“Nobody is saying this is the way it ought to be. It’s just the way it is.”

Last night I gave a lecture, “Learning to Learn in a Whatever World.” While we name our world as best we can, trying to make sense of what we see and hear, we do so finitely, always looking through a glass darkly. We never get it all– and truth be told, we are giving new names to cultural phenomena that are ancient, echoing across the ages into every century and culture.

Thousands of years ago, the Greeks and the Romans lived in the same world we do, and their questions and answers were driven by profoundly perennial hopes and fears. They were just like us, so very pre-modern as they were. It is of course why the poet Steve Turner can say so succinctly, “History repeats itself. Has to. No one listens.”

Whatever? The word may come and go, but what it means stays the same. As Epicurus once said, thousands of years ago in fact, “Inner feelings of satisfaction and dissatisfaction are the highest criteria of good and evil.” There is nothing more important than the way I feel. Nothing. Philosophers have written volumes on this over the centuries, almost always debating the relationship of the words “is” and “ought”— is it possible to have to honestly live with the former without the latter? –but the way it gets worked out on the streets is recognizable to all, i.e. whatever. The universe is indifferent, history is indifferent, and so am I.

The words above are from an article in a noted New York newspaper, commenting this week on the social mores of modern-becoming-postmodern life, on our behaviors and what they mean for all of us. It was not an editorial comment, simply a quotation from someone on the proverbial street.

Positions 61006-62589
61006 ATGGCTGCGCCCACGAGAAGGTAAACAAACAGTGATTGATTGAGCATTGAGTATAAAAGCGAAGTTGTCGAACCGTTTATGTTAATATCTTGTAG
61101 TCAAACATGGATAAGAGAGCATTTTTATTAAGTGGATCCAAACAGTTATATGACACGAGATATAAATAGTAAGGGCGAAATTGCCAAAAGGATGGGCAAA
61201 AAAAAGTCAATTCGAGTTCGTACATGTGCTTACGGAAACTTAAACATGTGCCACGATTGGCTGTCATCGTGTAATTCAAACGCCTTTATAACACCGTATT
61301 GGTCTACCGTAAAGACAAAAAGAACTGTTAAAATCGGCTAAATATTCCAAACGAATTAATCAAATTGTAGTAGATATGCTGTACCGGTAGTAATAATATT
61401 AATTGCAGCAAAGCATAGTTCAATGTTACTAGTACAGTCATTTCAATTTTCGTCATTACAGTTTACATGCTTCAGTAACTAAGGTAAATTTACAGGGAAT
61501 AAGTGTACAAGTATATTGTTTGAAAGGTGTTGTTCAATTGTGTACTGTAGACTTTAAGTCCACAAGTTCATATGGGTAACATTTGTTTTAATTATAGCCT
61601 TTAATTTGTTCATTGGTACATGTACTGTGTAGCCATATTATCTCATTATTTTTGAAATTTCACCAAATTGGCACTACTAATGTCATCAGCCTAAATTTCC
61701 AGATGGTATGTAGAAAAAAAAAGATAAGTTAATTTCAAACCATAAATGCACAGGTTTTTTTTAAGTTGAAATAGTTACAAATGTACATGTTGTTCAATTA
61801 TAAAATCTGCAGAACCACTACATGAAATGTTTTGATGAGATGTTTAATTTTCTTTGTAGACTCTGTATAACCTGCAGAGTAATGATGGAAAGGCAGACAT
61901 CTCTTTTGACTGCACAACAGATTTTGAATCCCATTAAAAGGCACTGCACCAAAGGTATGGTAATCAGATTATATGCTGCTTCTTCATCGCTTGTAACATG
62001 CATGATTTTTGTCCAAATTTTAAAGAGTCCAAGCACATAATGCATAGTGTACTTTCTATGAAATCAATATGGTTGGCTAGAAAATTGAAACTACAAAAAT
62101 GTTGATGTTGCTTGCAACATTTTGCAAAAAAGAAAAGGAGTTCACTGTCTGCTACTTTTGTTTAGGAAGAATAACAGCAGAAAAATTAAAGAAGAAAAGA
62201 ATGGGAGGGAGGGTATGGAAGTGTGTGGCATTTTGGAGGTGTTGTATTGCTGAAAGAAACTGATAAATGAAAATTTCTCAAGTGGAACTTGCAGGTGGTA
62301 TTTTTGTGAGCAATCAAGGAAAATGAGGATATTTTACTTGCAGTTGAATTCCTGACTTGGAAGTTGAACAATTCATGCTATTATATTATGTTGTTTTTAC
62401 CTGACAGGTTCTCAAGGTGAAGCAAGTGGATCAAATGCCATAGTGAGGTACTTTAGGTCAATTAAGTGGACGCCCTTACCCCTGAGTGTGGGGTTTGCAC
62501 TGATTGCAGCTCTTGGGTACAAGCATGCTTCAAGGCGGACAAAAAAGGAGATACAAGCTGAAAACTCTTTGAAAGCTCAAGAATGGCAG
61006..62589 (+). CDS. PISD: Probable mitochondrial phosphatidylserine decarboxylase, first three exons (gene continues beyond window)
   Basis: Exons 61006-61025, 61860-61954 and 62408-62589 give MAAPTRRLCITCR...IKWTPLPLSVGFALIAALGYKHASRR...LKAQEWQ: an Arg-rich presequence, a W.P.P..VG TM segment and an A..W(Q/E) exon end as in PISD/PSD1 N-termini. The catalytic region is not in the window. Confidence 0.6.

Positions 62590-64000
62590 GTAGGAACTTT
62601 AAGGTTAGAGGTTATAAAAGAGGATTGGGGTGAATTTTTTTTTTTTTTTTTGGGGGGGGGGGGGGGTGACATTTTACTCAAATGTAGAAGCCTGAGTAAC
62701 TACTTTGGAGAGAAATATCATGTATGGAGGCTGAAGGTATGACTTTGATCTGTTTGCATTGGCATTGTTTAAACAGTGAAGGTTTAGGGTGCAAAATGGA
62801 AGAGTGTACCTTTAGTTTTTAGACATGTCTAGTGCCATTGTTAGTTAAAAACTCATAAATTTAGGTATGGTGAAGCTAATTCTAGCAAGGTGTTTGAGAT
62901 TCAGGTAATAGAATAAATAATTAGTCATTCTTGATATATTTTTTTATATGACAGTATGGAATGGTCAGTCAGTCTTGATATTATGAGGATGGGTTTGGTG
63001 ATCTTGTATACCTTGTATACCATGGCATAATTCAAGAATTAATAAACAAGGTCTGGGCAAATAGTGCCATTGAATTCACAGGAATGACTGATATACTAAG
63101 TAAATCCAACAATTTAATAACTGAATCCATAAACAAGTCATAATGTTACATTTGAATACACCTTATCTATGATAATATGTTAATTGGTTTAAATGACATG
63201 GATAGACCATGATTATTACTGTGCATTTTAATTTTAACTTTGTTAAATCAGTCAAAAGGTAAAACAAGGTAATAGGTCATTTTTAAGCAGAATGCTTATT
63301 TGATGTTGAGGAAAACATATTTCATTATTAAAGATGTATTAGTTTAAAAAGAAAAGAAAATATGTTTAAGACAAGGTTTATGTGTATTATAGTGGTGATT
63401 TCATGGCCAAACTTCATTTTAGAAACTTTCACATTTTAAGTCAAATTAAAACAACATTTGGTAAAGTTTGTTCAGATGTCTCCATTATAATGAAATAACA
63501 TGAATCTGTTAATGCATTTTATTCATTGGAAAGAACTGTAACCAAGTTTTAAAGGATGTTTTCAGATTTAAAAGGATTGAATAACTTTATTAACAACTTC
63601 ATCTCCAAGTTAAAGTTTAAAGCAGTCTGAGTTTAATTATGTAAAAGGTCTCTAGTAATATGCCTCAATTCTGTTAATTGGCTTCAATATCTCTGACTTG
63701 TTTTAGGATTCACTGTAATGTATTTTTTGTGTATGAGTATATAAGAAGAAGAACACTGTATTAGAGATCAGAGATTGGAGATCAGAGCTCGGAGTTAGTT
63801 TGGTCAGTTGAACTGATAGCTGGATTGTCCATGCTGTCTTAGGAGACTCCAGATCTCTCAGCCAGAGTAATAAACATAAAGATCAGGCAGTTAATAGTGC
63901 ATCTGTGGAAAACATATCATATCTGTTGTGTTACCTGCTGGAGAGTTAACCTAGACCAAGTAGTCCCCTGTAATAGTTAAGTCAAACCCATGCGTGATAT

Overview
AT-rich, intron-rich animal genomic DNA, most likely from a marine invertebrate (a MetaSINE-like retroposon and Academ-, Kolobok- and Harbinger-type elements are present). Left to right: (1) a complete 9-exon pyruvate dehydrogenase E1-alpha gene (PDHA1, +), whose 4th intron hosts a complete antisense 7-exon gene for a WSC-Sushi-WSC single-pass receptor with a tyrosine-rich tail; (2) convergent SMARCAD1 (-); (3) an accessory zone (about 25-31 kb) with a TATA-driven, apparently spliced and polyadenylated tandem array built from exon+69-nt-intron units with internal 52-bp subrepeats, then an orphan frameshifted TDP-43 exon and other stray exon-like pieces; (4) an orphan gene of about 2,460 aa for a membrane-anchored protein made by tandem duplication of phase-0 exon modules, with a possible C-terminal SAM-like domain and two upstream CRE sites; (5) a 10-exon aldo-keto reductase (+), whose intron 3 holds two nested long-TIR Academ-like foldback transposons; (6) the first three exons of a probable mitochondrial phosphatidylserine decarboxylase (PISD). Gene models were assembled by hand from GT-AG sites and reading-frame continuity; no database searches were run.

But it reminded me of last night’s lecture, as I was asking the university community to think about “a whatever world,” and what it means to learn to learn in a world like that. I told a story of a conversation years ago with someone who was the head of the first-ever human trafficking project in Washington, DC, and probably in the U.S., given who was behind it. As she said to me, “I have access to the best graduates from America’s best universities. But eventually they ask me, after thanking me for the job and affirming that the work is very important, ‘Why do we think we know what’s right for people in Thailand?’ I sigh, and just wish that I had access to a kind of young person who believed in basic right and wrong in the universe.”

Some conversations you just never ever forget. So last night I pressed into this moment that is ours, the early 21st-century, asking the students what they were learning that will guide them into a pluralizing world where “whatever” is more often than not the answer to every question.

The world needs more from us, and we need more too, something that leads us to live lives in line with the grain of the universe—rather than imagining that we can cut against that grain and still find the flourishing we yearn after.

Steven Garber is the Senior Fellow for Vocation and the Common Good for the M. J. Murdock Charitable Trust. A teacher of many people in many places, he continues to serve as a consultant to colleges and corporations, facilitating both individual and institutional vocation. A husband, a father and a grandfather, a he has long lived in Washington DC, living a life among family, friends, and flowers.

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